I argued nearly two months ago that how different households treat dandelions in their yard could be a sign of their social class. Now that dandelion season is mostly over in our area, how might homeowners continue to exhibit their social class through their lawns?
- Green grass. Significant patches or brown spots are not good signs of a higher social class. This reminds me of celebrities and leaders in California caught with very green lawns even during a severe drought.
- The lawn should be cut to a good height regularly and meticulously trimmed. And this should probably done by someone else to indicate a higher social class.
- Sprinkler systems, soaker hoses, and elaborate ways to water the grass and plants indicate both caring more about the lawn as well as additional money to pull it off.
- Attractive plants, bushes, and trees. Many a real estate listing says yards are “professionally landscaped” but the implication is that more professionalism in this area – presumably related to expertise, thought, and effort – improves the quality of the property. A nice house with a sizable yard that is only the greenest lawn is likely not going to be as desirable as the greenest lawn complemented by other natural features.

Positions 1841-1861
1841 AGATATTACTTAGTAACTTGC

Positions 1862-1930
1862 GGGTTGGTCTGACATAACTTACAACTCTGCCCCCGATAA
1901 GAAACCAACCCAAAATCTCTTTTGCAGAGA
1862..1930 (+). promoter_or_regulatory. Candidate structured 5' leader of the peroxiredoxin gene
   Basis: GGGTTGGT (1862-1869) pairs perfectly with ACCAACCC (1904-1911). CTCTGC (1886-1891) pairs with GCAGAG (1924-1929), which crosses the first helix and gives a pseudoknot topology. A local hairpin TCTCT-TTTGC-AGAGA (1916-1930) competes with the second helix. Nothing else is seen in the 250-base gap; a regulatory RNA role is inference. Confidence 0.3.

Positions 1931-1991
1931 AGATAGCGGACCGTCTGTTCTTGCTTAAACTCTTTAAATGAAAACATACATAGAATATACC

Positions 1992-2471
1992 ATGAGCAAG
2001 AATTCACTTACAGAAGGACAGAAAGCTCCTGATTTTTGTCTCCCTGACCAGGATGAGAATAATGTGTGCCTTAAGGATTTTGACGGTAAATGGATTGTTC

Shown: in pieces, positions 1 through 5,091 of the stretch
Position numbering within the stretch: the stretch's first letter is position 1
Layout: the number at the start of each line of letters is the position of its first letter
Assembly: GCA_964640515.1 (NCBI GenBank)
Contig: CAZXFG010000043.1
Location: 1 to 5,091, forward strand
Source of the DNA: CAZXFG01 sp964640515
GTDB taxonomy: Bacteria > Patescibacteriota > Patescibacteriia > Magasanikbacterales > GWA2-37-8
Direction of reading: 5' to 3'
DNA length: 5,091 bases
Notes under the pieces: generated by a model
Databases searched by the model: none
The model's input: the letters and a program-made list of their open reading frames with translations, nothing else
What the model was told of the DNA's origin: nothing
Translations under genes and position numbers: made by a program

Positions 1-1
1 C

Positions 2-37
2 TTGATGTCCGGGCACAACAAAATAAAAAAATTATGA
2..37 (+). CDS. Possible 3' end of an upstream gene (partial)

Now that I have listed these options, I wonder at what point these different measures must be done in certain neighborhoods and communities. Imagine having a brown lawn in a less desirable neighborhood versus a ritzy one or being the one with a million dollar home who still cuts the lawn and trims the edges on their own. Perhaps there is a baseline of lawn care expected in most American locations and then extra features accrue depending on local practices and social class.
12 thoughts on “Now that the dandelions are almost gone, how lawn owners of different social classes can set themselves apart”
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